And what else is there to be privatized and taken over in Republika Srpska? The companies that were the most profitable have already been sold, like Telekom. Private capital has already deeply penetrated the power sector, such as mines, thermal power plants, refineries, hydropower… The food sector has been “solved”. Lately, everything left has been sold out.

However, few dare to publicly warn about such a situation, like the Banja Luka portal Capital.ba.

“At this moment, RS still has Elektroprivreda and forests at its disposal. We still do not know what the guarantees were for the sale of the two large bond issues abroad. With the entry of investment capital into Elektroprivreda RS, such as the Hungarian fund and the Government of Serbia, quiet privatization began. The oil industry was left behind and the remaining part of the state’s capital has no great value,” says the editor-in-chief of the Capital.ba portal Siniša Vukelić.

He adds that the most difficult job in the future will be the Minister of Finance, whoever it is. The current minister, Zora Vidović, believes that ‘RS is still in good shape’, with which the expert public, however few it may be, does not agree.

“The document of the Vienna Stock Exchange, which provides information about someone selling bonds and is called the Prospectus, contains items in the event that the RS cannot return the money, the bondholders have the right to privatize any company. So, all public companies. I can ask for a part of Šum Srpska or Voda Srpska, waterworks, hydropower plants, part of the electrical system…” warns Pavlović.

These days, the sale of a package of shares (shares) on the Banja Luka Stock Exchange is coming to an end by entering group orders on the principle of “all or nothing” for 60 companies with full or majority state ownership of the RS. The work is carried out by the Investment Development Bank of the Republika Srpska and the Company for the Management of the Pension Reserve Fund of the RS.

The President of the RS, Milorad Dodik, said that it was purely a banking issue and their decision. The public doubts the possibility of the aforementioned institutions making such decisions autonomously, as well as general borrowing without Dodik’s knowledge. The already mentioned Decision of the NSRS on long-term indebtedness for the year 2023 foresees 1.08 billion marks of new indebtedness.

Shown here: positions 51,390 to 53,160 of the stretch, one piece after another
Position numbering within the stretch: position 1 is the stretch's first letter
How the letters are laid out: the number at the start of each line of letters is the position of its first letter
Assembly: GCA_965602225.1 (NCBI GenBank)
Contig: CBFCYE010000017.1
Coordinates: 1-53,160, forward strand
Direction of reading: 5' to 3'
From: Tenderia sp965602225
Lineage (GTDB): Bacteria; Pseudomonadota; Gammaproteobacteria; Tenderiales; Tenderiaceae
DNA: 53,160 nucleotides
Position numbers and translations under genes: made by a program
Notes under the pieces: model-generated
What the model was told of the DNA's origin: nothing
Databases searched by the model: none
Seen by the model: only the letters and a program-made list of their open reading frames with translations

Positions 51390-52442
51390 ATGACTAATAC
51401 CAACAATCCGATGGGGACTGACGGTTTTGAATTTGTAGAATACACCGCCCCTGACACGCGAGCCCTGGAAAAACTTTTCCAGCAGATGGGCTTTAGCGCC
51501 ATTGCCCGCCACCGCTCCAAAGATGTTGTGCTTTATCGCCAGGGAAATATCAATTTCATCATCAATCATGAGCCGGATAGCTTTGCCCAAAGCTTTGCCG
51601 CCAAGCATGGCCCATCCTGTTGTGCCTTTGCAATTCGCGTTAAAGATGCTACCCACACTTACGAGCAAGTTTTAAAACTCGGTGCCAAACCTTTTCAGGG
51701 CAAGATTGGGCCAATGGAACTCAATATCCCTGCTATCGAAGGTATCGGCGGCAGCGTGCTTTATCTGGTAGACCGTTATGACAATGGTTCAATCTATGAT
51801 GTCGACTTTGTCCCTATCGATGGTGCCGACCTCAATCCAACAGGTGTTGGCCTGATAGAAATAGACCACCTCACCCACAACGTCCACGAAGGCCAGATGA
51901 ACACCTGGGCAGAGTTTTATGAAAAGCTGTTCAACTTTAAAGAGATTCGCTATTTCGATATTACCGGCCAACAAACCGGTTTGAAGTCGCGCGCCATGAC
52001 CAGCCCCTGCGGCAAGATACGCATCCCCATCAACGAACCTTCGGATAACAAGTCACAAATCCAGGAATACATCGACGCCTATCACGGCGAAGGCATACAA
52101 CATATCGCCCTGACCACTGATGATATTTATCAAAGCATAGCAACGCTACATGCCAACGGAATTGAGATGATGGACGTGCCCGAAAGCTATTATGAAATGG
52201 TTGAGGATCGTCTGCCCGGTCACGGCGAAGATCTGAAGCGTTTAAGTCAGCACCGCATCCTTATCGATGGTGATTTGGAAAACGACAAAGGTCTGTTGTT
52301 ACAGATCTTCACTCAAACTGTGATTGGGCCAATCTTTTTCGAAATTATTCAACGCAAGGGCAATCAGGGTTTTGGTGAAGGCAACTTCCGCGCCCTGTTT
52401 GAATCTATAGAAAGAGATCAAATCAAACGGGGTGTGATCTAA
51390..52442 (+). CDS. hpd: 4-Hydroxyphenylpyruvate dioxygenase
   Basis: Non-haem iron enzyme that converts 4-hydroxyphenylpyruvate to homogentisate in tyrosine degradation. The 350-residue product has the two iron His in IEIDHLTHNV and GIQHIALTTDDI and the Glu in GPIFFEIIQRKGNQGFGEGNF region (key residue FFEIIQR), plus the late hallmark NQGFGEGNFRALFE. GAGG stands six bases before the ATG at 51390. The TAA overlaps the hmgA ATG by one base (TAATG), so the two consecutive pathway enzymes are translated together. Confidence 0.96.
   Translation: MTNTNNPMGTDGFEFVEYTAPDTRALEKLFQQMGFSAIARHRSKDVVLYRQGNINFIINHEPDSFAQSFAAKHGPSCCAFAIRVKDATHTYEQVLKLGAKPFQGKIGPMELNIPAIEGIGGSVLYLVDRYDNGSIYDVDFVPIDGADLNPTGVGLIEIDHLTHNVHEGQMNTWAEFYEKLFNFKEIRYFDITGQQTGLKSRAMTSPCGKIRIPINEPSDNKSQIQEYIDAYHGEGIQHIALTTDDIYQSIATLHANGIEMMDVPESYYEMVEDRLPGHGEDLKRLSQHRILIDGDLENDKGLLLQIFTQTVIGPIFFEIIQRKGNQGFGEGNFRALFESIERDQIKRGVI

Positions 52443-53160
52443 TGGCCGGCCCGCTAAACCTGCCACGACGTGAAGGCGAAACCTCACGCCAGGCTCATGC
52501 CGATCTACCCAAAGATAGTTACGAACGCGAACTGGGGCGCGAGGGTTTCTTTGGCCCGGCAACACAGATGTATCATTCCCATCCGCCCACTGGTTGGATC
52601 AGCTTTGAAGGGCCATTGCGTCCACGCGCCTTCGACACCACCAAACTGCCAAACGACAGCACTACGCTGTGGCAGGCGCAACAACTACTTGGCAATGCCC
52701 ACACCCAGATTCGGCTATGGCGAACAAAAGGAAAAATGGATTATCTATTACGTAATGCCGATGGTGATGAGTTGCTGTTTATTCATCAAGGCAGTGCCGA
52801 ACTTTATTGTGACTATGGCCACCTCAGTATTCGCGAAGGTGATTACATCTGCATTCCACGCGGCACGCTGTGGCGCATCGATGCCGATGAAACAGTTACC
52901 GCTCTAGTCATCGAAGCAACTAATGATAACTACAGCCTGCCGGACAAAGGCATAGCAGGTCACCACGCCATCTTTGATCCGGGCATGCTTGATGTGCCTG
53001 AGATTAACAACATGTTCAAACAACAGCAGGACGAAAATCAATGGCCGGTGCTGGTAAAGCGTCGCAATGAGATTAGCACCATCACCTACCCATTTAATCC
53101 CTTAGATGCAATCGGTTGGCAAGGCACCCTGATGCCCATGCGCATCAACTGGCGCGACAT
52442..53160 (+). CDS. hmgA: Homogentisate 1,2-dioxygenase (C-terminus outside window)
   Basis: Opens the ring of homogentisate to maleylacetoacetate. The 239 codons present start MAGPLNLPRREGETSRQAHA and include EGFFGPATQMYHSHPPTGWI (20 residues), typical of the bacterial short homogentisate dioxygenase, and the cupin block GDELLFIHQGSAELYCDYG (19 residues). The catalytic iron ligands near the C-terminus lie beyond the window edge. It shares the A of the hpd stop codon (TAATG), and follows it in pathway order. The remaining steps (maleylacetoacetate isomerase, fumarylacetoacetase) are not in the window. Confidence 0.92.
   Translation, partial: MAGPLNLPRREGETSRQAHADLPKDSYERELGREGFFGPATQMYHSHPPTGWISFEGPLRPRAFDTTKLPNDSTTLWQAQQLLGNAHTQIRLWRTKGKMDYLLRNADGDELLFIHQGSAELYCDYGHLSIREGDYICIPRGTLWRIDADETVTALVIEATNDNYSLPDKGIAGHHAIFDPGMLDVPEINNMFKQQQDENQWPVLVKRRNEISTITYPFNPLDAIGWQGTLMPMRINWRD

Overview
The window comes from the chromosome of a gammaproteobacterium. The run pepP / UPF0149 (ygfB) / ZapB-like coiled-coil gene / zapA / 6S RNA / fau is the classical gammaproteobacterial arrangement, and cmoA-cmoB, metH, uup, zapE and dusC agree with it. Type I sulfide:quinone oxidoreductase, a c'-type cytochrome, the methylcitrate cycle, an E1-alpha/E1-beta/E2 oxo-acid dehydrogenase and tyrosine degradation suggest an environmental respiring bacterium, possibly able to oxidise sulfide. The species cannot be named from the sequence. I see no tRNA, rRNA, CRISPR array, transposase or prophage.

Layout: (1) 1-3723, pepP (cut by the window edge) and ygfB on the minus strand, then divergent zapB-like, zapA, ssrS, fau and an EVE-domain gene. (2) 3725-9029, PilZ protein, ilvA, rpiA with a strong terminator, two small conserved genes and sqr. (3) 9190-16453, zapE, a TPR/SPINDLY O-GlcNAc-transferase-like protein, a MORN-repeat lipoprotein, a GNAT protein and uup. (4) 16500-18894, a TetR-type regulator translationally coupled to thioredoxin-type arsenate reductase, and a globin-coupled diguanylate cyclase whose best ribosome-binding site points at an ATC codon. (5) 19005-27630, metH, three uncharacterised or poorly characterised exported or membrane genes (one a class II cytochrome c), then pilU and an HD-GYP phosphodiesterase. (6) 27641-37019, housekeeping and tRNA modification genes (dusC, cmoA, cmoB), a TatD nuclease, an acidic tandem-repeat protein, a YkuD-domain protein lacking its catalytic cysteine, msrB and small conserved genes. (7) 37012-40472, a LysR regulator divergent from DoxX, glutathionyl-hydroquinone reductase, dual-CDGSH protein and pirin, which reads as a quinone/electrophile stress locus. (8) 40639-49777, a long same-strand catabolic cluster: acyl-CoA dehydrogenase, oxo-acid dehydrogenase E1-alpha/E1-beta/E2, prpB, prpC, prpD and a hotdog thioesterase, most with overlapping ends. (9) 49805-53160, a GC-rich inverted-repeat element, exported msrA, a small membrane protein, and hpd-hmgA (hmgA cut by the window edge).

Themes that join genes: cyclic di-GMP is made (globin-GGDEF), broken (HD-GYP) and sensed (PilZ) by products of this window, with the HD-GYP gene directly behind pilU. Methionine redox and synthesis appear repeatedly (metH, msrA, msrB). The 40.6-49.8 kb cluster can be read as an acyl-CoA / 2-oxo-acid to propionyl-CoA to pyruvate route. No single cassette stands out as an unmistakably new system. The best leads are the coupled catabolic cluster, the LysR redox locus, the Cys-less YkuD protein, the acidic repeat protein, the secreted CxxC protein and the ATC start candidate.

“Maximum interest rate: six-month or twelve-month Euribor plus a fixed margin of up to four percent for bonds or loans from domestic banks. Loans with international creditors maximum 5.5 percent per year; and the issue of bonds on the international financial market at a maximum margin of 7.5 percent per year”, it is stated in the document approved in NSRS on November 2.

Getting into excessive debt

Financial institutions under the patronage of the Government cannot boast of transparency. On the official website of the Investment Development Bank (IRB), the comparative presentation of the economic indicators of the RS with its neighbors and the European Union was last entered in 2020.

“It is running unstoppably into overindebtedness. Although the border has not been crossed, we are very close to a state of no return. Unexpectedly large inflows of money, such as the sale of Telekom in 2006, and this year’s inflow from VAT only produced excessive employment and large expenditures in the budget. After the money was spent, the expenses remained the same. The pandemic, and then inflation, led to the search for a way out in borrowing. Non-transparent debt on the Vienna and London Stock Exchanges, under unfavorable conditions, are insufficient to service internal expenditures. The authorities do not see or do not want to find solutions for the refinancing of existing debts and internal consumption”, concludes Siniša Vukelić.

Most economists believe that non-transparency, that is, the unknown purpose of funds, is a greater threat than the interest rate. One could also look for the biggest threats to the Republika Srpska itself and the (self) sale of its substance.

“Nothing is done in a transparent way. Obviously, the influence of politics is stronger and the influence of the prime minister, ministers and others are abused. The International Monetary Fund (IMF) demanded the abolition of the Great Credit Board, because the RBI practically consisted of the government’s political structure, which granted loans without adequate collateral directly. This is why the RBI suffered significant losses,” says Zoran Pavlović.

But at least two things are completely clear with the adoption of the Budget of the RS for 2023 – the share of debt is 20.1 percent, and the expenses of President Milorad Dodik’s cabinet are 56.5 million marks (28 million euros) with a share of 1.05 percent budget. At his own discretion, the president will be able to dispose of funds that are greater than all the cities and municipalities of the entities he manages, with the exception of Banja Luka and Bijeljina. AL JAZEERA BALKANS


Source: Capital.ba – Informacija je capital by www.capital.ba.